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Dr. Charles J. Burstone (1928-2015)

Dr. Charles J. Burstone (1928-2015)

Editor's Note: Over the past few years, it seems we have lost more and more of the giants from the Golden Age of Orthodontics. Among those who influenced me personally, Dr. Harry Dougherty died in 2013, Dr. J. Daniel Subtelny in 2014. So it was with deep sadness that we learned of the recent passing of Dr. Charles Burstone while on a lecture trip to South Korea.

At JCO, we knew Dr. Burstone as a longtime contributor and Associate Editor. Perhaps no other clinician, scientist, or teacher has contributed more to the field of orthodontic biomechanics. It seemed only right to ask his friend and colleague at the University of Connecticut, Dr. Ravindra Nanda--also a longtime Associate Editor of JCO--to contribute the obituary that follows. Along with Drs. Taranpreet Chandhoke and Flavio Uribe, Dr. Nanda has also written the two-part Overview on Burstonian mechanics that begins in this issue. It will serve as a fitting and sincere tribute to Dr. Burstone.

Dr. Charles J. Burstone, Professor Emeritus of Orthodontics at the School of Dental Medicine of the University of Connecticut, died at age 86 on Feb. 11 in Seoul, South Korea. An internationally acclaimed researcher, teacher, and pioneer in the field of orthodontic biomechanics research, he had delivered his last lecture on that topic just a few hours before experiencing cardiac arrest.

Dr. Burstone was born in Kansas City, Missouri. After completing his dental training at Washington University in St. Louis, he served as a Captain in the U.S. Air Force from 1951 to 1953. While stationed at the K-9 Air Base in the Suyeong district of Busan, South Korea, he provided dental care to the troops and the local villagers. A lifelong photographer, Dr. Burstone explored the area near the base and filmed and photographed Korean villagers going about their daily tasks in a time of war. The National Folk Museum in Seoul developed an exhibit and documentary film featuring his images in 2011.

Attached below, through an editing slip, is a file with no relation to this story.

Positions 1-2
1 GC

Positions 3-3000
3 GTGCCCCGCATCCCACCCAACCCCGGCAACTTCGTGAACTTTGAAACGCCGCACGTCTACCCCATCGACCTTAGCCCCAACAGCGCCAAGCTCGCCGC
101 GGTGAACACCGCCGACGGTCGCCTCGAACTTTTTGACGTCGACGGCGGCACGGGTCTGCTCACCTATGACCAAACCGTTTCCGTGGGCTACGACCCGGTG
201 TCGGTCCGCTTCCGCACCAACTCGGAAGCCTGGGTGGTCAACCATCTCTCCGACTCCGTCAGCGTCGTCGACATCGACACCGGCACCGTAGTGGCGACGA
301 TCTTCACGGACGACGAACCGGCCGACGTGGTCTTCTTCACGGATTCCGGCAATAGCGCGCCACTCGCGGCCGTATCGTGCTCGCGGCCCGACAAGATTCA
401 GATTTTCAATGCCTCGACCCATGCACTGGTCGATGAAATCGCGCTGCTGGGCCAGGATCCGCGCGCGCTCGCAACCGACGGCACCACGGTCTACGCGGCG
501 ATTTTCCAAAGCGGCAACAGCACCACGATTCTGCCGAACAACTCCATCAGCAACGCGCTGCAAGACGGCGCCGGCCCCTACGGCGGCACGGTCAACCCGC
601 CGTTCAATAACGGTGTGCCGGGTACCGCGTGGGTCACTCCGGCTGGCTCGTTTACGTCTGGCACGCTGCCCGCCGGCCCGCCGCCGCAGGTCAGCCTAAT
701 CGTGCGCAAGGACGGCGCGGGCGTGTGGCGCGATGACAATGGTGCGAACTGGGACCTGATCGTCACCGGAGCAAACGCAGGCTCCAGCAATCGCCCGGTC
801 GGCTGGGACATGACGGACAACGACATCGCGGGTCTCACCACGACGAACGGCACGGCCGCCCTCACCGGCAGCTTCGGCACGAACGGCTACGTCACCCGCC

Upon completion of his military service, Dr. Burstone enrolled in the orthodontic program at Indiana University. Immediately after his graduation in 1955, he joined the Department of Orthodontics as a faculty member, becoming Acting Chairman in 1956 and Chairman in 1961. He headed the department until 1970.

In association with Dr. Sam Weinstein, Dr. Burstone then founded the Department of Orthodontics at the University of Connecticut School of Dental Medicine in Farmington. From 1970 to 1992, he served as Professor and Head of the department. He was named Professor Emeritus in 1994, but he continued to teach and conduct research at the university. He led a course in biomechanics for the incoming orthodontic residents every summer, eventually teaching more than 44 classes of residents at the university.

Dr. Burstone was legendary among orthodontists for his contributions in biomechanics and force systems and his co-development of new orthodontic materials such as beta titanium, superelastic nickel titanium, and long-fiber reinforced composites. For more than 25 years, he received continuous support from the National Institutes of Health as a Principal Investigator. He held numerous patents related to orthodontics, biomechanics, and materials sciences. A prolific writer, Dr. Burstone contributed more than 250 scientific articles, some of which are classics in the fields of biomechanics and facial esthetics. He was an Associate Editor of the Journal of Clinical Orthodontics from 1979 to 2003.

Among the numerous international awards and honors received by Dr. Burstone during his long career are the 1999 Albert H. Ketcham Memorial Award from the ABO and honorary doctorates from Aarhus University in Denmark and the University of Connecticut. He lectured extensively in more than 50 countries.

The orthodontic community has a lost a giant who loved teaching and followed that passion until almost his last breath. We will all miss him dearly. May his soul rest in peace.


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